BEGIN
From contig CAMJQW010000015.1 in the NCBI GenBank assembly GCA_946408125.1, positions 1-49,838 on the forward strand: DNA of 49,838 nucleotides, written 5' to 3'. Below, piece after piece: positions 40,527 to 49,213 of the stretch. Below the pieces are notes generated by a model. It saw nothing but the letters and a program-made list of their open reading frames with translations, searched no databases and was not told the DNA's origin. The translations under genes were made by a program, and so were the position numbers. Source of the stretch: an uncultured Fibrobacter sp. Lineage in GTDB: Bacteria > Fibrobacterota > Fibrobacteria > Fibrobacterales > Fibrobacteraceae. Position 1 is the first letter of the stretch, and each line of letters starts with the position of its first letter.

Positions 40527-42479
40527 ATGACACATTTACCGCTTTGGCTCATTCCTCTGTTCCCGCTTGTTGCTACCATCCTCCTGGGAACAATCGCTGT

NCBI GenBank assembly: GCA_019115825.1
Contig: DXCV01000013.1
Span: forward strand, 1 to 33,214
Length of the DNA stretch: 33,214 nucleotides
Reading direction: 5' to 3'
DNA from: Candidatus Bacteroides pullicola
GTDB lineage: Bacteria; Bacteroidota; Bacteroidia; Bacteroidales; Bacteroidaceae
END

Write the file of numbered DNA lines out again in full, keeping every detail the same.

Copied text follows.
From contig CAMJQW010000015.1 in the NCBI GenBank assembly GCA_946408125.1, positions 1-49,838 on the forward strand: DNA of 49,838 nucleotides, written 5' to 3'. Below, piece after piece: positions 40,527 to 49,213 of the stretch. Below the pieces are notes generated by a model. It saw nothing but the letters and a program-made list of their open reading frames with translations, searched no databases and was not told the DNA's origin. The translations under genes were made by a program, and so were the position numbers. Source of the stretch: an uncultured Fibrobacter sp. Lineage in GTDB: Bacteria > Fibrobacterota > Fibrobacteria > Fibrobacterales > Fibrobacteraceae. Position 1 is the first letter of the stretch, and each line of letters starts with the position of its first letter.

Positions 40527-42479
40527 ATGACACATTTACCGCTTTGGCTCATTCCTCTGTTCCCGCTTGTTGCTACCATCCTCCTGGGAACAATCGCTGT

NCBI GenBank assembly: GCA_019115825.1
Contig: DXCV01000013.1
Span: forward strand, 1 to 33,214
Length of the DNA stretch: 33,214 nucleotides
Reading direction: 5' to 3'
DNA from: Candidatus Bacteroides pullicola
GTDB lineage: Bacteria; Bacteroidota; Bacteroidia; Bacteroidales; Bacteroidaceae